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Don’t beat yourself up. We all have regrets but you did what you could at the time. Hopefully just writing your comments helped relieve your guilt. Would talking to a favorite photo help?
Hugs
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We all do the best we can in the moment. It sounds like your husband was unable or didn't want to talk more about those things either. In time, hopefully you will not beat yourself up about this. I think all of us who love someone deeply are left holding the bag of regrets...but all we can do is learn from it and use what we learn as we go forward. Perhaps the hospice you used offers counseling or a support group that you might find comfort in? Take care.
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you did he best you felt you could at the time.   ..You said you were sorry in your nice note....Now if you wanted to you could tell God you are sorry.
If you do that the feelings might well still remain.  What to do about that?
I try to separate how I feel from what I do in tough situations.

At bottom your side of the street is clean. Own that conviction. 

You did what you could..  God Himself does not hold you for any wrong doing.
(My opinion is that you did no wrongdoing.)
It may well take time to get you feelings to align with the conviction that your side of the street is clean.  
Grace + Peace to you,

Bob in North Carolina
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I still have guilt over living my life like nothing changed while my mother was declining and facing the reality of her situation. There are so many things that need to be done just to provide comfort care for them that I think you defer to that. Yes, there is some denial there. I, too, wish I had talked with her about dying. I sat with her in silence, as talking was hard for her, and I thought she might bring up the topic but I don't think she wanted to burden me with her fears. I wish I had hugged her a lot more despite the oxygen equipment.
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Maybe your husband didn't want to talk about his death--some people don't. Seems like he would have said something if he wanted to talk despite being weak.

Not being an end of life specialist, you couldn't have done everything perfectly. You did most things right so try to make note of what you feel you missed and use it if there is a next time.

I've never lost a husband, but my cat just died. He must have been in pain because he didn't want to be touched at all and spent most of his time in his furry tunnel bed. After he died I was wracked with guilt that I didn't freshen his bed or talk to him more as he lay there. I did make a mental note of the things I should have done so that I'll be better for the next pet who dies. I buried this kitty in a patch of woods, then planted a dogwood tree and peony bush next to him and scattered several packets of wildflowers. There's a garden where there was nothing before and that helps a little.

Don't be too hard on yourself--hope you feel better soon.
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Dear Everyday 8,
I had the exact situation. Once they sent him home so I could care for him I concentrated only on that, I was so grateful. In all our 42 years plus of marriage I think we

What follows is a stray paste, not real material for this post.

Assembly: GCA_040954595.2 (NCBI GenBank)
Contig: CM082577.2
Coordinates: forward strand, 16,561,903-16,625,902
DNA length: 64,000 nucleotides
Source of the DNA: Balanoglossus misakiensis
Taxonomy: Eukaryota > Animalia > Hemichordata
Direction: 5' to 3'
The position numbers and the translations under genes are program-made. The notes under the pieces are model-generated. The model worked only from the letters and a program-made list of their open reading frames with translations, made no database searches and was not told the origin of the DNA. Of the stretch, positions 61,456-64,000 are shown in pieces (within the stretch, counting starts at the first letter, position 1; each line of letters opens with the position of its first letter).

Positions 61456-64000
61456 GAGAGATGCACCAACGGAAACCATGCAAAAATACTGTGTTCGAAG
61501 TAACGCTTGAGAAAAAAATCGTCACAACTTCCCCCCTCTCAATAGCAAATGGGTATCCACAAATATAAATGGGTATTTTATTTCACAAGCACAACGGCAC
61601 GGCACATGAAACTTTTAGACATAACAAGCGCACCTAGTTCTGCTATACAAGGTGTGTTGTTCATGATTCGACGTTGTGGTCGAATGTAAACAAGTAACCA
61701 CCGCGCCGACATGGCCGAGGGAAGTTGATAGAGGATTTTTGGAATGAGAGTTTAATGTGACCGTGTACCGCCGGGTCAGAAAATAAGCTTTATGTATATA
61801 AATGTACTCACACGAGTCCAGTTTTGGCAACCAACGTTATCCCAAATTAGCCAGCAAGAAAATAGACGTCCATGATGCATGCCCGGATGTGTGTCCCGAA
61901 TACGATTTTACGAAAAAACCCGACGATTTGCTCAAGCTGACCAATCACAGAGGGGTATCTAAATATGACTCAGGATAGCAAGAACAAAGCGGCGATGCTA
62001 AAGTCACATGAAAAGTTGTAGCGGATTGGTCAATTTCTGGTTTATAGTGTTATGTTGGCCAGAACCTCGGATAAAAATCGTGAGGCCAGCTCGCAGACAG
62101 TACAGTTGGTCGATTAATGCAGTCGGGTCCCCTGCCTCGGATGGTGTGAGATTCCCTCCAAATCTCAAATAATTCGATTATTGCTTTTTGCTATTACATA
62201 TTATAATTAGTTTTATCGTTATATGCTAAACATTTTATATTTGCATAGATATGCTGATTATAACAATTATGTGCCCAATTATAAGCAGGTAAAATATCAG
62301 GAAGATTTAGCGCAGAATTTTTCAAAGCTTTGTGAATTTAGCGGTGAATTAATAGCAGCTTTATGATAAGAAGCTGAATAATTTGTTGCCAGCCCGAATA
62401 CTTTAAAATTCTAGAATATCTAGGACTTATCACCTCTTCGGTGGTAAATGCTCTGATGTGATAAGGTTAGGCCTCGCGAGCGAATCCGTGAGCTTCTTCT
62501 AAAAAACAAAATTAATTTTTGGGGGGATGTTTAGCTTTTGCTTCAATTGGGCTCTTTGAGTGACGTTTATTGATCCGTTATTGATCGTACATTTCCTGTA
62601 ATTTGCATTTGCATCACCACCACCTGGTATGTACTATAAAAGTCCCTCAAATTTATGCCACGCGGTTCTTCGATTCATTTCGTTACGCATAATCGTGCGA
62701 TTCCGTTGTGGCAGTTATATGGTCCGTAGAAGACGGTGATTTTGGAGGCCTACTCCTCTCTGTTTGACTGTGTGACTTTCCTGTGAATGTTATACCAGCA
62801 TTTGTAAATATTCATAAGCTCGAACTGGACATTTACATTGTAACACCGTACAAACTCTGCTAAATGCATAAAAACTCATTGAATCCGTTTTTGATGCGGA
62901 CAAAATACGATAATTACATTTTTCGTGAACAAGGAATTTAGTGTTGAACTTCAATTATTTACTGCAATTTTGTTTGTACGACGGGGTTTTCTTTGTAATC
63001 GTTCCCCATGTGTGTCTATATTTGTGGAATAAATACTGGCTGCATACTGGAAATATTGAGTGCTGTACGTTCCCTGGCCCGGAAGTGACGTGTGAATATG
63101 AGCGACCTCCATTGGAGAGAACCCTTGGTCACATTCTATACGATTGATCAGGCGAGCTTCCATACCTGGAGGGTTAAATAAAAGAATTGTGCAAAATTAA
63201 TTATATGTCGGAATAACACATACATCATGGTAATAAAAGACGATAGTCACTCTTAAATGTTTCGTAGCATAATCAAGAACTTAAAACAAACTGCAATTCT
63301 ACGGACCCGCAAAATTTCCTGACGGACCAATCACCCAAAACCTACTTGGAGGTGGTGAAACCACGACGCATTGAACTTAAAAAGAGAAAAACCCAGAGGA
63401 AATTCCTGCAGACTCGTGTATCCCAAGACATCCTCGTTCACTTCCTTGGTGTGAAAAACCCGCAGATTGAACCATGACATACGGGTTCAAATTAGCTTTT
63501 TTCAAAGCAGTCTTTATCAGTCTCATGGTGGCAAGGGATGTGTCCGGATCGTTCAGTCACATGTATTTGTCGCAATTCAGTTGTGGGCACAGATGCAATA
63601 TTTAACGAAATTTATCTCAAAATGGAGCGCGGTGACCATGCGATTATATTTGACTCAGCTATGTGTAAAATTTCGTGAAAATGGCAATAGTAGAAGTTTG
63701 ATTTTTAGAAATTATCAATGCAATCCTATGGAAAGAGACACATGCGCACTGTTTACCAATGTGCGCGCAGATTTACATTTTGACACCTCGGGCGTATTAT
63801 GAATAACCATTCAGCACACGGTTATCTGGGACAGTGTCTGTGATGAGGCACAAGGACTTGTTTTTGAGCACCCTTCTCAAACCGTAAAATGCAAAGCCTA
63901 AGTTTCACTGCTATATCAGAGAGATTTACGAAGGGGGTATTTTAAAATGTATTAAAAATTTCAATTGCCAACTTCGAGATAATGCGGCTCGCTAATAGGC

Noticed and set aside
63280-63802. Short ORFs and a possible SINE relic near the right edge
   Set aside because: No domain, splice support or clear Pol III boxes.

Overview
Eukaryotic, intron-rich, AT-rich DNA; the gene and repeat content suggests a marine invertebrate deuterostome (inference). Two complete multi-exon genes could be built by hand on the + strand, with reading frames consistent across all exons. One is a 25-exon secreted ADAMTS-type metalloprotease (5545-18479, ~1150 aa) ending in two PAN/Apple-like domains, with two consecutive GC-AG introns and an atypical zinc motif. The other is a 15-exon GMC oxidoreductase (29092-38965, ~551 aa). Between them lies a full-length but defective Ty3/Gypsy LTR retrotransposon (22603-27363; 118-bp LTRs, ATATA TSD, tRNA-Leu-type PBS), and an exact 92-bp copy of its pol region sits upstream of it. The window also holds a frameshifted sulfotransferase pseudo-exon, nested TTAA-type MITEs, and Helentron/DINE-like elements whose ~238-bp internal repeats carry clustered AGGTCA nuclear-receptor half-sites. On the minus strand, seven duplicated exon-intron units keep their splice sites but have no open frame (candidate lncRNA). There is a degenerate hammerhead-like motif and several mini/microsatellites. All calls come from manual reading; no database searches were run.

we both knew and just hung on to the moments we had. I have since talked to him, privately of course, letting him know our devotion to each other need not be explained. I'm very sorry for your loss. It's okay. They know. Thank you for sharing your thoughts.
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Sorry for your loss, my mom died last year and I was stuck with every emotion I had ever had all in a short amount of time. I wanted help and my brother and sister, who I usually lean on was dealing with their own emotions. And my boyfriend just died 6 months prior to my mom. I was hit back to back. There is a book called Grief Recovery Handbook, by John James and Russell Friedman. John came to writing this book when his child died suddenly. Russell came to writing this book when he got a divorce, and filed bankruptcy all at once. I got the book and also took a 8 or 9 week class on grief recovery that uses this book in the class. I came to realize I could never repay my mom for the love, the gifts of teaching me how to stand on my own two feet, caregiving for me when I couldn't, etc., etc., this was about hurting and loss and learning how to move forward. The world does'nt stop because someone you love with everything you got dies. It keeps going, bills have to be paid, kids have to get to school, husbands have got to go to work, you have to keep on functioning. This class and book helped me. I send love and light to you. May God bless you and your family and the journey they are on.
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Sorry for your loss. Two things to keep in mind: presumably you have never had to walk this path before, so you can't rely on experience to guide you and there are no rule books. And secondly, your husband lived considerably longer than expected, so you had no idea the "path" would be this long. The fact that you are writing on this forum shows that you were concerned and did all you possibly could. You couldn't read your husband's mind, so you could only go by what he said and did as your guide.